FRANK M. LARIO SR. was born on February 22, 1907 in Pennsylvania to Rocco and Mary Lario. His parents had been born in Italy. Rocco Lario had come to America in 1898, Mary Lario coming in 1906. The Larios lived in Pennsylvania, where children Frank and Mary were born. The family came to Camden around 1910, and other children followed. The Lario family was living at 353 Pine Street at the time of the 1920 census. Rocco Lario owned a fruit and produce business in Camden.
Frank M. Lario was a 1930 graduate of the South Jersey Law School in Camden. A gifted artist, he drew several sketches for The Archive, the school yearbook. He graduated with many who went on to careers of note, including Mary Walsh Kobus, Edward V. Martino, and Benjamin Asbell
After working for Samuel P. Orlando, who would serve as County Prosecutor, he eventually set up his own law practice, which in 1947 was at 709 Market Street in Camden. Success came to him, and in that year he was living with wife Marie on Tavistock Boulevard in Haddonfield NJ.,
His brother Anthony M. Lario was also an attorney, and joined his brother in practice after passing the New Jersey Bar. Another brother, Charles Lario, had studied for the bar, but passed away while still attending law school, in January of 1940. In 1954 the Larios represented the American Dental Association in a libel suit. The brothers then had offices at 724 Market Street in Camden. The law firm relocated in the early 1970s Haddonfield NJ.
Frank M. Lario Sr. passed away in June of 1979.
His son, Frank M. Lario Jr. was appointed as Judge to Superior Court of the State of New Jersey in 1993, by then-governor James M. Florio. Frank Lario Jr. served first in the Civil and Family Divisions of Superior Court in Camden County before joining the Criminal Division in 1997, and was elevated to the Appellate Division in July of 2003.
Camden Evening Courier December 4, 1930
Waterhouse - Ralph Endt -
Joseph McKenna - Samuel
Frank Lario - Hotel Camden
Camden Courier-Post - October 13,1931
FAKE 'FLOYD GIBBONS' SEEKS FREEDOM HERE
Counsel for Henry Luellowitz, 28, lof Los Angeles, who was arrested here last June after posing as Floyd Gibbons, will seek his freedom from the county jail today in application for a writ of habeas corpus before Judge Samuel M. Shay.
Frank Lario, attorney representing Luellowitz, said yesterday he would seek the writ on the ground there is no proof that his client aided and abetted in the escape of Albert Rumford, alleged bandit, from the jail several weeks ago. Sheriff E. Frank Pine charged Luellowitz sang and made other noises near, Rumford's cell to prevent jailors from hearing hacksaw blades the fugitive used.
Luellowitz was ordered by Police Judge Garfield Pancoast to pay $100 fine or spend three months in the county jail for posing as Gibbons, the famous radio entertainer. Luellowitz has been in the jail since June 13. His term on the city charged ended September 12, but there are two detainers against him, one placed by Prosecutor Clifford A. Baldwin on Sheriff Pine's charge, and the other from Connecticut, where he is charged with failing to pay a hotel bill.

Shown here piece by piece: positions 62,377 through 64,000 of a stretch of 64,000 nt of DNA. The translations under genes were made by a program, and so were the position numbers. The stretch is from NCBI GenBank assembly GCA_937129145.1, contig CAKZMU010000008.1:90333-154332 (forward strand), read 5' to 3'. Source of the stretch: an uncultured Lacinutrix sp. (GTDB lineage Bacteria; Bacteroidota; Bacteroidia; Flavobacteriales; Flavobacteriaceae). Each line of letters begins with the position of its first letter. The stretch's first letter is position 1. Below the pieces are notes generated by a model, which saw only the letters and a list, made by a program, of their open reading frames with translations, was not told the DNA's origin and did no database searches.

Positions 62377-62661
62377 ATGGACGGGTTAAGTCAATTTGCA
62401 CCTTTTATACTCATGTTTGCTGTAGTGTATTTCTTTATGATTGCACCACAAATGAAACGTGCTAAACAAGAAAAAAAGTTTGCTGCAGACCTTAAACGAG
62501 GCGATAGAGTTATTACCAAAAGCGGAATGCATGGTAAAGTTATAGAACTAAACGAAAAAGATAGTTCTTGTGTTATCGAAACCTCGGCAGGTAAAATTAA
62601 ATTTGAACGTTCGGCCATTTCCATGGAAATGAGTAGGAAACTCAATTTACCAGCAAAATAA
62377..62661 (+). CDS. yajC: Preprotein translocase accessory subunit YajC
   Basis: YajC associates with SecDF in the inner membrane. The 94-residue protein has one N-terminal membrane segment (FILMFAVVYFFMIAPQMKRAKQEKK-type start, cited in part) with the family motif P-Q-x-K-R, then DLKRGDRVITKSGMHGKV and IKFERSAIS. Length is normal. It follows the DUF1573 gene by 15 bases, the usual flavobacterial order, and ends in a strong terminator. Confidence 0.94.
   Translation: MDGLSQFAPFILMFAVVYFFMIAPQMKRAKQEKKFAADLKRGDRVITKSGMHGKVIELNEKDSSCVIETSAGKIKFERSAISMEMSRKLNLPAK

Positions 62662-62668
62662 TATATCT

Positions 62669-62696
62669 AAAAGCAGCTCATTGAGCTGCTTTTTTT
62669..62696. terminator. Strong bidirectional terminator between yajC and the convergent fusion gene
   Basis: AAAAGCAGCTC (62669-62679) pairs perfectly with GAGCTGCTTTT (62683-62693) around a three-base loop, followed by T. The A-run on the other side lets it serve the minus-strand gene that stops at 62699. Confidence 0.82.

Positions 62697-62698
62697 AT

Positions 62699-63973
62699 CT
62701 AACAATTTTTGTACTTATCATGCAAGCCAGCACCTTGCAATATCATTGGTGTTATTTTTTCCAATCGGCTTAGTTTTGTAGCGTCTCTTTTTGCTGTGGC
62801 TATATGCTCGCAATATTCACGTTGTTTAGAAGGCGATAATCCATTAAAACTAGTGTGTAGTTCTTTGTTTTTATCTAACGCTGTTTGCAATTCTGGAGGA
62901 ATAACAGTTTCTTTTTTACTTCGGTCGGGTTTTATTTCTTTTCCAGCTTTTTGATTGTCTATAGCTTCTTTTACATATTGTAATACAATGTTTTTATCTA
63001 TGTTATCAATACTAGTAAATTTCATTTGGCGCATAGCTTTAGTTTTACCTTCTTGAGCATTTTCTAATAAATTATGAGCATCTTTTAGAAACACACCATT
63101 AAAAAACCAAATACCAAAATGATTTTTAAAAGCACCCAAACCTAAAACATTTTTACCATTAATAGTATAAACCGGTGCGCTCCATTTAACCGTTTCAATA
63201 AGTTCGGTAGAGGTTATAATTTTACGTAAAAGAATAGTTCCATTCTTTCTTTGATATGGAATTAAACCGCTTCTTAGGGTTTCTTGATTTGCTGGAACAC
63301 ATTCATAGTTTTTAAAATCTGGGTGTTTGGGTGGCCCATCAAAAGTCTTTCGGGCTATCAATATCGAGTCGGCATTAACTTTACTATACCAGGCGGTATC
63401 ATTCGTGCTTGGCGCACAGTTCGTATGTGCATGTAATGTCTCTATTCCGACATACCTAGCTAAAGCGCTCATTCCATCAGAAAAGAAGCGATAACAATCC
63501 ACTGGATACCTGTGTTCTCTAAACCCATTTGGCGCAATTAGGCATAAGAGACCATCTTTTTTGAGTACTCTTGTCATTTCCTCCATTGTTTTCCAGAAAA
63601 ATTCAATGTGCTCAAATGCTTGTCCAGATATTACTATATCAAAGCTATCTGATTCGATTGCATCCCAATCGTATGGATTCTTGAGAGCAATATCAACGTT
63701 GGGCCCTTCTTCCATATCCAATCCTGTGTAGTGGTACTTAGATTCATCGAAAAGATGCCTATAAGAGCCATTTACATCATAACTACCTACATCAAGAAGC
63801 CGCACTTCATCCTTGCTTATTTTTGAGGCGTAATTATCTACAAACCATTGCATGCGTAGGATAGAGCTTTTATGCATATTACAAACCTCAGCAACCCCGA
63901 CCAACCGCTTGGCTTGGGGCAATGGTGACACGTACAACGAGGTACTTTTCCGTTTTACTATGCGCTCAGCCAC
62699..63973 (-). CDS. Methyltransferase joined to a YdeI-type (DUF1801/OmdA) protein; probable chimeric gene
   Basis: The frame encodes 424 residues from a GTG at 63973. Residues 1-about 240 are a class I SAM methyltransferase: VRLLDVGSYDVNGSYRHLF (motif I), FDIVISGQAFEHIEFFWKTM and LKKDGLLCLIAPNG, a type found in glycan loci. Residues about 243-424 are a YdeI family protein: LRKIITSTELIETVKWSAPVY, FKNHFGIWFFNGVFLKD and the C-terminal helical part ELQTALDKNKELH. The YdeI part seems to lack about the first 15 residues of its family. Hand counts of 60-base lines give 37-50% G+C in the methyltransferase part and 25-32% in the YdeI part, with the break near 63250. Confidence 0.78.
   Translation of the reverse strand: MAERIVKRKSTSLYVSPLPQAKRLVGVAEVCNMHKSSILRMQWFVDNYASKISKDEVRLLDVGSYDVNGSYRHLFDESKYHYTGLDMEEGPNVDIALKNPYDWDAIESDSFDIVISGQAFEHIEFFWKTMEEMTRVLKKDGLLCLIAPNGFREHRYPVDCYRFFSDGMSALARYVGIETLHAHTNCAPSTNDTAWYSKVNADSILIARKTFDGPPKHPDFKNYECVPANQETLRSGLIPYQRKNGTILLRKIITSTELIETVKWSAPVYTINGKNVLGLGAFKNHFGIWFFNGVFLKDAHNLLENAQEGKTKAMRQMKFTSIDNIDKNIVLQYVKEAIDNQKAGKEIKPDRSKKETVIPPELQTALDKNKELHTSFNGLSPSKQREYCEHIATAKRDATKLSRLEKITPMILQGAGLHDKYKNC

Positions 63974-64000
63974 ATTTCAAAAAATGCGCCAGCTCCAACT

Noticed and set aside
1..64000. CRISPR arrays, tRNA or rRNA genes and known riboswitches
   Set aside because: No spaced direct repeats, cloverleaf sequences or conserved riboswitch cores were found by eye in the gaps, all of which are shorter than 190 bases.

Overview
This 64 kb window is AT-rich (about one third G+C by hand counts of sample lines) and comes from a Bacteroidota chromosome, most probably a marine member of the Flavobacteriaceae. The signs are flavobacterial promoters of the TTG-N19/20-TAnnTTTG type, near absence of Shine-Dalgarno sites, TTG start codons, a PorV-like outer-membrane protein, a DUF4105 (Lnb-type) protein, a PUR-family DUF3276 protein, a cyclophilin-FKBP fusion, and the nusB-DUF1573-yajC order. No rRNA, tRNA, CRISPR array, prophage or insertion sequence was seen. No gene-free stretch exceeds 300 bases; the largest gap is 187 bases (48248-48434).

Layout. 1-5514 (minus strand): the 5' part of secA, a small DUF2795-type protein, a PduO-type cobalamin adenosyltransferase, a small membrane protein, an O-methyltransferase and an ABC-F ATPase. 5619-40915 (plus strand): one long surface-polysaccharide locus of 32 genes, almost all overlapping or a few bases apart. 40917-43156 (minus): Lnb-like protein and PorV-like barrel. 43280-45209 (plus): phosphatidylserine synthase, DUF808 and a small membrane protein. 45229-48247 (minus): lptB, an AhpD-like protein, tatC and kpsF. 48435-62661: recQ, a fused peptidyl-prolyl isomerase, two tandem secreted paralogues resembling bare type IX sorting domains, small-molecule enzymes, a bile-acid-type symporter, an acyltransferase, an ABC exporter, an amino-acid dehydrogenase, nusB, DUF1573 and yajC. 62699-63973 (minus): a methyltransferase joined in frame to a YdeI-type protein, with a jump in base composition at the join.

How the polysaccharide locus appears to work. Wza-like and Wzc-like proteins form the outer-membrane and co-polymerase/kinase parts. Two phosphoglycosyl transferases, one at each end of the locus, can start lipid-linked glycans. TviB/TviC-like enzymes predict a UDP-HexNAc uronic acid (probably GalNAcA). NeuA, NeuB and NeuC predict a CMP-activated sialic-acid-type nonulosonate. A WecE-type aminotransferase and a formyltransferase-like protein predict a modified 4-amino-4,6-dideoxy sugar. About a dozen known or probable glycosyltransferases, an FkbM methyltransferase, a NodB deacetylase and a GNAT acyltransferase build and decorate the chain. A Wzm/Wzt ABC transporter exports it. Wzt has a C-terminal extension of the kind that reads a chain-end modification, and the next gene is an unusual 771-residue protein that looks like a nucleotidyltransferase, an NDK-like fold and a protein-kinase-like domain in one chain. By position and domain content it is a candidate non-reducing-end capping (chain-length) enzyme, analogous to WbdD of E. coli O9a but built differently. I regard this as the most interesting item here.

Camden Courier-Post - October 21,1931
Free After 46 Days 'Extra Time'
Declared to have been illegally detained in Camden County jail, Henry Luellowitz, 28, of Los Angeles, who posed as Floyd Gibbons, was ordered released yesterday by Judge Samuel M. Shay.
A writ of habeas corpus, served at the office of Sheriff E. Frank Pine, charged Luellowitz had been kept prisoner 46 days after his 90-day sentence had expired. The man was sentenced June 13, by Police Court Judge Pancoast, on a charge of impersonating the famed radio announcer after his arrival here by plane.
He was detained following expiration of his sentence, on a detainer from New Haven, Connecticut, where he was accused of having defaulted payment of a hotel bill.
According to Rocco Palese, assistant prosecutor, and Chief of County Detectives Lawrence T. Doran, Luellowitz was held in connection with an investigation of the escape from jail of Albert Rumford, 23, of Philadelphia. The latter cut his way from a cell adjoining Luellowitz last August 17.
Calls Case Outrage
In dismissing the prisoner, Judge Shay declared the case was "an outrage," ruling that the man was kept "through somebody's oversight." Luellowitz criticized the prosecutor's office upon his release, saying his detention was occasioned by his refusal to "become a goat in the investigation of Rumford's escape." He praised prison attaches and Warden Edmund B. Powell, for treatment accorded him in the jail.
Frank M. Lario, attorney, who started proceedings to affect Luellowitz' release, told Judge Shay yesterday that the man had been detained without a hearing after his sentence had expired. He charged that following service of the writ last week, Luellowitz was rushed by county detectives to the office of Peter J. Wallace, justice of the peace, and then recommitted to his cell.
Judge Shay sent for Justice of the Peace Wallace who admitted he ordered the man's commitment after a hearing at which only the detectives appeared as witnesses.